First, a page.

"switch must be exhaustive" -- but it is

I have the following code:

func switchTest(_ n: UInt) -> String {
    switch n % 4 {
    case 0:
        return "0"
    case 1:
        return "1"
    case 2:
        return "2"
    case 3:
        return "3"

If I attempt to compile this, the compiler will complain with error: switch must be exhaustive.

Now obviously I can shut this up by adding a default case and put something like preconditionFailure() there, but imho this makes the compiler check less useful since now I am doing a check at runtime that I rather would do at compile time. IIRC clang-tidy can check these cases for C/C++.

Should this be considered a bug? Or would this be a feature request? If so, how would I do this?

1 Like

Swift understands switch exhaustiveness at the type level, but it doesn't understand math, so it sees the result of n % 4 as an arbitrary UInt value. We could teach the compiler to understand certain code patterns, but it's not possible to check arbitrary math expressions in full generality.


could we add a heuristic that can understand unbounded ranges?

switch x
case ...0:

case 1:

case 2...:

this would solve many of my most common use cases.

1 Like

It's definitely in the realm of possibility, especially if we get constant evaluation into the language. I agree it'd be nice to handle a certain set of obvious idioms, like ranges, </==/> comparisons against the same constant fenceposts, or % and & modular operations as in the example here. It'd take some thought to figure out the balance of what's practical to check statically vs. human intuition, since it's very easy for simple-looking sets of conditions to end up exploding into exponentially-complex sat problems.


Building on what Joe said, you can address this by adding a default: fatalError() case that the optimizer will strip out later, because it can prove that it's not needed: Compiler Explorer

For the rare case where performance is absolutely critical and there's some invariant that you know about but cannot convince the optimizer to adhere to, you can also do the following: Compiler Explorer. But I really do not recommend this, because unlike the first example, you are introducing undefined behavior if the "invariant" turns out not to be.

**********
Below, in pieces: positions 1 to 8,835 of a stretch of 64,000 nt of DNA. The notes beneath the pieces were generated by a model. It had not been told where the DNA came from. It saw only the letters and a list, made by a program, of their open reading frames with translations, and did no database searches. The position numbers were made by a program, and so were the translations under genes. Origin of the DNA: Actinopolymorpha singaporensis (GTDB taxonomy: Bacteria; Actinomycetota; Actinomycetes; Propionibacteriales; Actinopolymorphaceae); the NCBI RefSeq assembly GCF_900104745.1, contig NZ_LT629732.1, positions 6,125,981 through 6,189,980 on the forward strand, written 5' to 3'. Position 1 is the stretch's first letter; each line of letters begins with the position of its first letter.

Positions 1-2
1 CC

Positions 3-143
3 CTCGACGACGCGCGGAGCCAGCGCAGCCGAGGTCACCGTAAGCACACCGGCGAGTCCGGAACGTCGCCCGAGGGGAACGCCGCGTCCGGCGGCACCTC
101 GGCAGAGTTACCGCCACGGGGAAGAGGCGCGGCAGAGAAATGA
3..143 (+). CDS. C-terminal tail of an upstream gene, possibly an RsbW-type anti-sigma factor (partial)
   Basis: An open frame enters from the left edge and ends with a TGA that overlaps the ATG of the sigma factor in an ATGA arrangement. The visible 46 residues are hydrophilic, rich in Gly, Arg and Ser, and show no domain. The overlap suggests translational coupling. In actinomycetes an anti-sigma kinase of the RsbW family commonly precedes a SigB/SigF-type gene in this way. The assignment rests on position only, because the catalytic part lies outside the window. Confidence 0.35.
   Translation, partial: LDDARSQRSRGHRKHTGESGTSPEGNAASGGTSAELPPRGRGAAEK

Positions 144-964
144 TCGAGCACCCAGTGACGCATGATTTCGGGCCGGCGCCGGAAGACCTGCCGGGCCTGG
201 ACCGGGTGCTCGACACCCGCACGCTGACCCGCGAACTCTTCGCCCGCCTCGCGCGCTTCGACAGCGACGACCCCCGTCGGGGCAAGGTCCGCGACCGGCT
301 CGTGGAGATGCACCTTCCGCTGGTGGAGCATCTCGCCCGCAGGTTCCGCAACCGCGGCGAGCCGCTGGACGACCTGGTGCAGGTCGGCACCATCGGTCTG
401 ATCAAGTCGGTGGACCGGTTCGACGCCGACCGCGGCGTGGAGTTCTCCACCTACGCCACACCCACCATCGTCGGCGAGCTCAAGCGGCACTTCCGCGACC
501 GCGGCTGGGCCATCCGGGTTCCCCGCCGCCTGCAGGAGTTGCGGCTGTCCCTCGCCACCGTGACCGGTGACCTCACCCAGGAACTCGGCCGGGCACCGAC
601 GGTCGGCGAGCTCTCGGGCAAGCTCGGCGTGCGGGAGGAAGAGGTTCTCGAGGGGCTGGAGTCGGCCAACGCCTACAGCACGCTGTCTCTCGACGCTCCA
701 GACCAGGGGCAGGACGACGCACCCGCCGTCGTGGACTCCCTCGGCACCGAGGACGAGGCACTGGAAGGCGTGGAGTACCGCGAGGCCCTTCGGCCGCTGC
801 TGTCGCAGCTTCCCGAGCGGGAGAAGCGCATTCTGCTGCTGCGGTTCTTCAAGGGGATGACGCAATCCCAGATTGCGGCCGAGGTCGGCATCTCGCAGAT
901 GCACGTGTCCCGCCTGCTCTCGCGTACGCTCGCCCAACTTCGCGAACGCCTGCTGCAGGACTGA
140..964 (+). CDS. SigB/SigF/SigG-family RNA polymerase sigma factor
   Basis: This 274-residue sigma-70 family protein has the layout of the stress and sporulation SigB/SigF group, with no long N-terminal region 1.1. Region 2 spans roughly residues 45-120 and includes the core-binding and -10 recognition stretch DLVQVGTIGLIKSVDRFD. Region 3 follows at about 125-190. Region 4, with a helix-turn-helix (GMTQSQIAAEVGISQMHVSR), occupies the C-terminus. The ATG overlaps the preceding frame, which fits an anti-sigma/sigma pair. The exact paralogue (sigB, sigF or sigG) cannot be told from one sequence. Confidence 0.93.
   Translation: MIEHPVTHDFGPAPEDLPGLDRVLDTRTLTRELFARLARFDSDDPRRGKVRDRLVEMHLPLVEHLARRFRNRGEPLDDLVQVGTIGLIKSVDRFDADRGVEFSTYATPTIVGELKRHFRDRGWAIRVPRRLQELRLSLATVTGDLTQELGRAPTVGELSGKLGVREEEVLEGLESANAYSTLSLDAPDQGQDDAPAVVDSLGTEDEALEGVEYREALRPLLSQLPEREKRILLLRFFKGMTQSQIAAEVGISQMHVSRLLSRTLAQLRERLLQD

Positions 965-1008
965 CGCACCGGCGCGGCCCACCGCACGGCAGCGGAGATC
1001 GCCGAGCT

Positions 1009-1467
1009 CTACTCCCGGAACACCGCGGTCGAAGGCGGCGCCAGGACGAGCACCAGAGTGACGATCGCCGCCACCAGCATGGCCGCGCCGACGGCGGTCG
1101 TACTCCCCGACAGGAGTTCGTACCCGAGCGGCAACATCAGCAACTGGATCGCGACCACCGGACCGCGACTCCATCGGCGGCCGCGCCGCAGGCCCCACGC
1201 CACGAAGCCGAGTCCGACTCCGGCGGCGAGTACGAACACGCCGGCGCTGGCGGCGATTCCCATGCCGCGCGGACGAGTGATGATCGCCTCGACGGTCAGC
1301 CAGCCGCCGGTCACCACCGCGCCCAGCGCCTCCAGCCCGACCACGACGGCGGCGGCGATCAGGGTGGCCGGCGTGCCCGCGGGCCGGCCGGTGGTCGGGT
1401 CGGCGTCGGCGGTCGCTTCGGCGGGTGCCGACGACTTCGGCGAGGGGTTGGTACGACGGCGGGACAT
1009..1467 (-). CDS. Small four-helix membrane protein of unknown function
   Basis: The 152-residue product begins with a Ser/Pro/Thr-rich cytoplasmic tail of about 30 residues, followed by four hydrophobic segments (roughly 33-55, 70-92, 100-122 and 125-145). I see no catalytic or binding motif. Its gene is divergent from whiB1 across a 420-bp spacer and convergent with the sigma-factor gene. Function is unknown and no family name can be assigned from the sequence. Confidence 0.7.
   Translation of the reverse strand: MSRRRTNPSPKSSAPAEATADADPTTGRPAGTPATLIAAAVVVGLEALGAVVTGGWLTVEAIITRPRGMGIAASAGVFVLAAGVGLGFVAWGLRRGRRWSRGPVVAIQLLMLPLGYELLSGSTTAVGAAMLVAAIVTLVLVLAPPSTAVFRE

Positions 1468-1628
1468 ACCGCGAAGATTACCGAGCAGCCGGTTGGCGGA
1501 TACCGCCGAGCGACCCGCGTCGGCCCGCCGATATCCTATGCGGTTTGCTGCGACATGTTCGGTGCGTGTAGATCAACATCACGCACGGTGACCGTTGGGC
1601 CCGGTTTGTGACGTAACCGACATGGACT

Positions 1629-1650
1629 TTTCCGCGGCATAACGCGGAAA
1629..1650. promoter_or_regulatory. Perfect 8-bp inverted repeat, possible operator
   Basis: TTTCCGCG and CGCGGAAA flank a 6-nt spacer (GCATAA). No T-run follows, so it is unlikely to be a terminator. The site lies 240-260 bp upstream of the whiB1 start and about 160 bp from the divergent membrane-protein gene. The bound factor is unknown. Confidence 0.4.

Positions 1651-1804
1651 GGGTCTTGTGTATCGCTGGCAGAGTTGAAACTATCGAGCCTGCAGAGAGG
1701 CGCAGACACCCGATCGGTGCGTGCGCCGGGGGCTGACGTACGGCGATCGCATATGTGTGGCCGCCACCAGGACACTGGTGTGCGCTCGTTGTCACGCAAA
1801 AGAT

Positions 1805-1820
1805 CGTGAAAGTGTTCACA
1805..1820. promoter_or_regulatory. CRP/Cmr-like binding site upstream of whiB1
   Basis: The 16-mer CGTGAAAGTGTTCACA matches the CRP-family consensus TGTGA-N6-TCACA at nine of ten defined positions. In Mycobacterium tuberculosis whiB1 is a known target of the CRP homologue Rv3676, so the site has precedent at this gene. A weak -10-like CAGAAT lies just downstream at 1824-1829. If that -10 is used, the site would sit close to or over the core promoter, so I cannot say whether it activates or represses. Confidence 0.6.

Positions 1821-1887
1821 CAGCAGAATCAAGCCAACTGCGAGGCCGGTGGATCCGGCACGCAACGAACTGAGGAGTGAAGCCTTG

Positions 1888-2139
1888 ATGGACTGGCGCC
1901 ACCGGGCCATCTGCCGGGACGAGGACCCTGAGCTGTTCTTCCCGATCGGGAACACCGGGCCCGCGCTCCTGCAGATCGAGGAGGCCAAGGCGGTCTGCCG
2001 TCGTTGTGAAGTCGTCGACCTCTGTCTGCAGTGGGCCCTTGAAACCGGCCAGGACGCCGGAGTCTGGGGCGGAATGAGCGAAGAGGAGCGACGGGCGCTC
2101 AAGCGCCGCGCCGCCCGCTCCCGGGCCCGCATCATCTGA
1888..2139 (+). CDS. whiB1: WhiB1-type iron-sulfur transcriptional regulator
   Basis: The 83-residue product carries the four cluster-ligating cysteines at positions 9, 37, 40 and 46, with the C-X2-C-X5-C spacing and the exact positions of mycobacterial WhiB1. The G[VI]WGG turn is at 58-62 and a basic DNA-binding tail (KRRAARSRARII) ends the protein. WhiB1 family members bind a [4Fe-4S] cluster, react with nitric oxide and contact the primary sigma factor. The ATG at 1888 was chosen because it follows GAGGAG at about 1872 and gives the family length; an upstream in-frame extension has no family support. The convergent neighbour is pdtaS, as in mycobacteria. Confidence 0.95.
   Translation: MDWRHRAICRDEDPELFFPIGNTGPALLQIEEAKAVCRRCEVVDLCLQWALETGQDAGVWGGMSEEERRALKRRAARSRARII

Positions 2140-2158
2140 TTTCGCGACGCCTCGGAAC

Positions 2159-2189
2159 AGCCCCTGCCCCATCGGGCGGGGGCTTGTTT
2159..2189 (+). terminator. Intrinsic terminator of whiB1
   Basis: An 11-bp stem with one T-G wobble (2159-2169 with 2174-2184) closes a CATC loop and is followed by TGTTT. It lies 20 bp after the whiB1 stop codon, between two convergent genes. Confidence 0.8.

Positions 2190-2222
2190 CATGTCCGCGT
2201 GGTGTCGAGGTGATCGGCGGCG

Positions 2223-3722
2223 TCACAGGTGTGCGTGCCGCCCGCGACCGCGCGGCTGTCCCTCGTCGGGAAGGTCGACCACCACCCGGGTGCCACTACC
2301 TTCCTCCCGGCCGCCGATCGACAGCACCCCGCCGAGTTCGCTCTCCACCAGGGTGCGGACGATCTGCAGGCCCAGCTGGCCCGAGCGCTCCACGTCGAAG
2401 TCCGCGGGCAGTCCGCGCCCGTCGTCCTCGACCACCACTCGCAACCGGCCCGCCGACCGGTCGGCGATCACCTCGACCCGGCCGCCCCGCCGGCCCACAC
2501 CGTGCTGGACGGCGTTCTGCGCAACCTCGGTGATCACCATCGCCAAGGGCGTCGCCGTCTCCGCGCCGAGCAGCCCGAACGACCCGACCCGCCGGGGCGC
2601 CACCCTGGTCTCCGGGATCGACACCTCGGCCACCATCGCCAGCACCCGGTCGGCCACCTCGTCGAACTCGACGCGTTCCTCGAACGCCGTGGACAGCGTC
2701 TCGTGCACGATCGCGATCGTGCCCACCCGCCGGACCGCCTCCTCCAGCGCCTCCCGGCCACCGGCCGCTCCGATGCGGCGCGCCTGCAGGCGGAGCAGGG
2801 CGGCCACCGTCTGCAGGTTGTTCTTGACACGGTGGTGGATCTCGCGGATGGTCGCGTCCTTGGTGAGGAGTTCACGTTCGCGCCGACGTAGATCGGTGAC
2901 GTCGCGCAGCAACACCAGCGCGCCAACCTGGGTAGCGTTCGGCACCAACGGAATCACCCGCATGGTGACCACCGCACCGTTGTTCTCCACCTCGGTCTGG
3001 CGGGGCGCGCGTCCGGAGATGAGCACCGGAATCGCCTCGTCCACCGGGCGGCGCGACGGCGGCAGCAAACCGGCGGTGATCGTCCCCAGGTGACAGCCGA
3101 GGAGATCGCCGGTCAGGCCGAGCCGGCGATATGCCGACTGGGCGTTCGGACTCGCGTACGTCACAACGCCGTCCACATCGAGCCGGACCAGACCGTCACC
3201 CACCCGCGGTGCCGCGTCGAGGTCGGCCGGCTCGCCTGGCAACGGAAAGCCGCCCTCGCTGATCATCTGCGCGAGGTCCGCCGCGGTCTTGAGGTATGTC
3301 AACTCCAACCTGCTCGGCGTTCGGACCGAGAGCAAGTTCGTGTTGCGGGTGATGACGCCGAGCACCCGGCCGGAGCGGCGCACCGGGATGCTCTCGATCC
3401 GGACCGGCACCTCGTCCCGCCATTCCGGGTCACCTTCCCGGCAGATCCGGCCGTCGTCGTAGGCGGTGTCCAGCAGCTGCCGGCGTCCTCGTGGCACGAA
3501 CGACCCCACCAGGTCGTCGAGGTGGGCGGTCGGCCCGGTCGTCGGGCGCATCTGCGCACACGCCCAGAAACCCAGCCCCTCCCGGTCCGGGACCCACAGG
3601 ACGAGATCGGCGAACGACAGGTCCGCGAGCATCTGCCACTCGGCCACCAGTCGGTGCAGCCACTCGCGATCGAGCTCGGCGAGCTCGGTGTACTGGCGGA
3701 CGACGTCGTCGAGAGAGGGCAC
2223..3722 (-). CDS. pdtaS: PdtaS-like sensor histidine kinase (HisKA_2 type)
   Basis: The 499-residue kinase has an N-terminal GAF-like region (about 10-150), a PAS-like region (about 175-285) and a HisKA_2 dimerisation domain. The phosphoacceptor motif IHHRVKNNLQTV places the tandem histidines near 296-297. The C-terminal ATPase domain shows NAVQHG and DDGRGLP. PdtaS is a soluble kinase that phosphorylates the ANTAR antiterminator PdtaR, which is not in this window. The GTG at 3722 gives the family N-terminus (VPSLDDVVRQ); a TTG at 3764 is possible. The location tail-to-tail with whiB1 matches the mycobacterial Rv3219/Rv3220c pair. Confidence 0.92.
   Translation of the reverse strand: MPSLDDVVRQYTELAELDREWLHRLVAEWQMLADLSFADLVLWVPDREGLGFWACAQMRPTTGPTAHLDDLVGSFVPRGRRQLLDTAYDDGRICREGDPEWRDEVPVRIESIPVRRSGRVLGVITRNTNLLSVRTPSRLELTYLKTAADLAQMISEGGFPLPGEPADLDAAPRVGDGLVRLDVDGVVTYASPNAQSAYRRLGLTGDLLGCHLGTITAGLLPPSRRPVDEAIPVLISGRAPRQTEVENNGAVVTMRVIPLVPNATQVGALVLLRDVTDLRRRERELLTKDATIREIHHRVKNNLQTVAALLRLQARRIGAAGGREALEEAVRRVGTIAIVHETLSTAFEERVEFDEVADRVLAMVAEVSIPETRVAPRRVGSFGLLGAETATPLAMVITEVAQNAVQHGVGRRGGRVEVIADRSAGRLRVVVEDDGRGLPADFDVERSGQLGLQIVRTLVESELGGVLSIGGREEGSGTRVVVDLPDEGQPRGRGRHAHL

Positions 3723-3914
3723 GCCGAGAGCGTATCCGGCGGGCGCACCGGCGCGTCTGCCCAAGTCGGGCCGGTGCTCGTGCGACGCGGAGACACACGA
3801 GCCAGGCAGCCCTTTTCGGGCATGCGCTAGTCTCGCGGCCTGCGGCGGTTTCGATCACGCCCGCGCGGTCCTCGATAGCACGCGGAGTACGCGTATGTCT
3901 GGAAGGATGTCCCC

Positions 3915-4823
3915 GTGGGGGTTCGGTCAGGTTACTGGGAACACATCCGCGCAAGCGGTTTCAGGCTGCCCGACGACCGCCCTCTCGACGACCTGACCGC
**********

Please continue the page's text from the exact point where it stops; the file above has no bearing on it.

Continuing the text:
I understand this isn't trivial -- whatever the compiler is able to handle should probably be obvious so that a human isn't confused if some things work while others don't.

I wonder what exactly others, like clang-tidy are doing here?

1 Like

C family language implementations have a lot more leeway because switch exhaustiveness isn't really part of the core language; switch in C isn't required to be exhaustive, and any analysis that does attempt to check for exhaustiveness is a nicety provided by the compiler implementation rather than a requirement of the language design. And since they're generally just warnings, you can ignore the warning or turn it off if it's wrong.


oh that's nice! Just out of curiosity: how do fatalError and preconditionFailure compare in general? To me preconditionFailure seems a bit more descriptive and the compiler seems to optimize it away as well.

Good point. What about haskell? When I define a function in haskell I can also do pattern matching and the compiler seems to be able to proof whether the patterns are exhaustive. This check is a language requirement.

Specifically this works in Haskell:

example x | x `mod` 3 == 0 = "0"
          | x `mod` 3 == 1 = "1"
          | x `mod` 3 == 2 = "2"

Edit: please ignore this one, I was wrong. I just tried this locally and it seems that this produces a runtime error and not a compiler error if I make it non-exhaustive

Vanilla Haskell doesn't require match exclusivity, and it's a fatal error if you match against a value that doesn't have an arm in the match. GHC may support exhaustivity checking in some situations as an extension, though with its full array of type system extensions, even type-level exhaustivity checking is undecidable in the general case with GADTs. I'm not familiar with the limitations of when and how GHC does do exhaustivity checking, but that might be a good line of research to look into prior art when designing similar functionality for Swift.


preconditionFailure() may be assumed to be unreachable when built with -Ounchecked, resulting in undefined behavior if the invariant isn't. fatalError() will always trap, even in unchecked builds: Compiler Explorer. No one should really be building with -Ounchecked, but that's a story for another day.

You can find all this in the standard library reference documentation, by the way:


  • In playgrounds and -Onone builds (the default for Xcode’s Debug configuration), stops program execution in a debuggable state after printing message.
  • In -O builds (the default for Xcode’s Release configuration), stops program execution.
  • In -Ounchecked builds, the optimizer may assume that this function is never called. Failure to satisfy that assumption is a serious programming error.


Unconditionally prints a given message and stops execution.